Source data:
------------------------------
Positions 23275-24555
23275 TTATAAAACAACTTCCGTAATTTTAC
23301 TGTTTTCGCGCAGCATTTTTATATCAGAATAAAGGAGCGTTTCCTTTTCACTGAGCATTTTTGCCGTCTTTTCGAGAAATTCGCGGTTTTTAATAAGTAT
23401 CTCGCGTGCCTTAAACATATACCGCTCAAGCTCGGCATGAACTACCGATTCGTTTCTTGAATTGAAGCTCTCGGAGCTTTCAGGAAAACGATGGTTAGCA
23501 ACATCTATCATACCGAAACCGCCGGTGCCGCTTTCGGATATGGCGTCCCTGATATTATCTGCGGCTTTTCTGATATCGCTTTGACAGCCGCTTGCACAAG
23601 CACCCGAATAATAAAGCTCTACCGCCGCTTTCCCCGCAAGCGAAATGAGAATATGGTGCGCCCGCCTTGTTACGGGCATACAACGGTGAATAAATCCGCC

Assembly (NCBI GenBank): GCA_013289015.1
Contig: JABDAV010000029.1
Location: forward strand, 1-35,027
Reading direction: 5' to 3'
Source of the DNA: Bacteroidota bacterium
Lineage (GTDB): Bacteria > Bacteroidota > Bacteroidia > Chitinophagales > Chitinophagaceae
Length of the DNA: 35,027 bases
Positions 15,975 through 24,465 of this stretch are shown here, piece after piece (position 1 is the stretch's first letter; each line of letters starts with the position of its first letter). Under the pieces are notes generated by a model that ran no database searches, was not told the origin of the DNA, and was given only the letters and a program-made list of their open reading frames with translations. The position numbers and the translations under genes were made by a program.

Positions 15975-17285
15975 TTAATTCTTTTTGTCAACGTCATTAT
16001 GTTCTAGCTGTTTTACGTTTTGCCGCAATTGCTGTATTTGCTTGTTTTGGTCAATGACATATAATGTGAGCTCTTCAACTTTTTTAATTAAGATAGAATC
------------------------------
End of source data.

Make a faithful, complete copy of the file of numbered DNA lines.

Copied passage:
Positions 23275-24555
23275 TTATAAAACAACTTCCGTAATTTTAC
23301 TGTTTTCGCGCAGCATTTTTATATCAGAATAAAGGAGCGTTTCCTTTTCACTGAGCATTTTTGCCGTCTTTTCGAGAAATTCGCGGTTTTTAATAAGTAT
23401 CTCGCGTGCCTTAAACATATACCGCTCAAGCTCGGCATGAACTACCGATTCGTTTCTTGAATTGAAGCTCTCGGAGCTTTCAGGAAAACGATGGTTAGCA
23501 ACATCTATCATACCGAAACCGCCGGTGCCGCTTTCGGATATGGCGTCCCTGATATTATCTGCGGCTTTTCTGATATCGCTTTGACAGCCGCTTGCACAAG
23601 CACCCGAATAATAAAGCTCTACCGCCGCTTTCCCCGCAAGCGAAATGAGAATATGGTGCGCCCGCCTTGTTACGGGCATACAACGGTGAATAAATCCGCC

Assembly (NCBI GenBank): GCA_013289015.1
Contig: JABDAV010000029.1
Location: forward strand, 1-35,027
Reading direction: 5' to 3'
Source of the DNA: Bacteroidota bacterium
Lineage (GTDB): Bacteria > Bacteroidota > Bacteroidia > Chitinophagales > Chitinophagaceae
Length of the DNA: 35,027 bases
Positions 15,975 through 24,465 of this stretch are shown here, piece after piece (position 1 is the stretch's first letter; each line of letters starts with the position of its first letter). Under the pieces are notes generated by a model that ran no database searches, was not told the origin of the DNA, and was given only the letters and a program-made list of their open reading frames with translations. The position numbers and the translations under genes were made by a program.

Positions 15975-17285
15975 TTAATTCTTTTTGTCAACGTCATTAT
16001 GTTCTAGCTGTTTTACGTTTTGCCGCAATTGCTGTATTTGCTTGTTTTGGTCAATGACATATAATGTGAGCTCTTCAACTTTTTTAATTAAGATAGAATC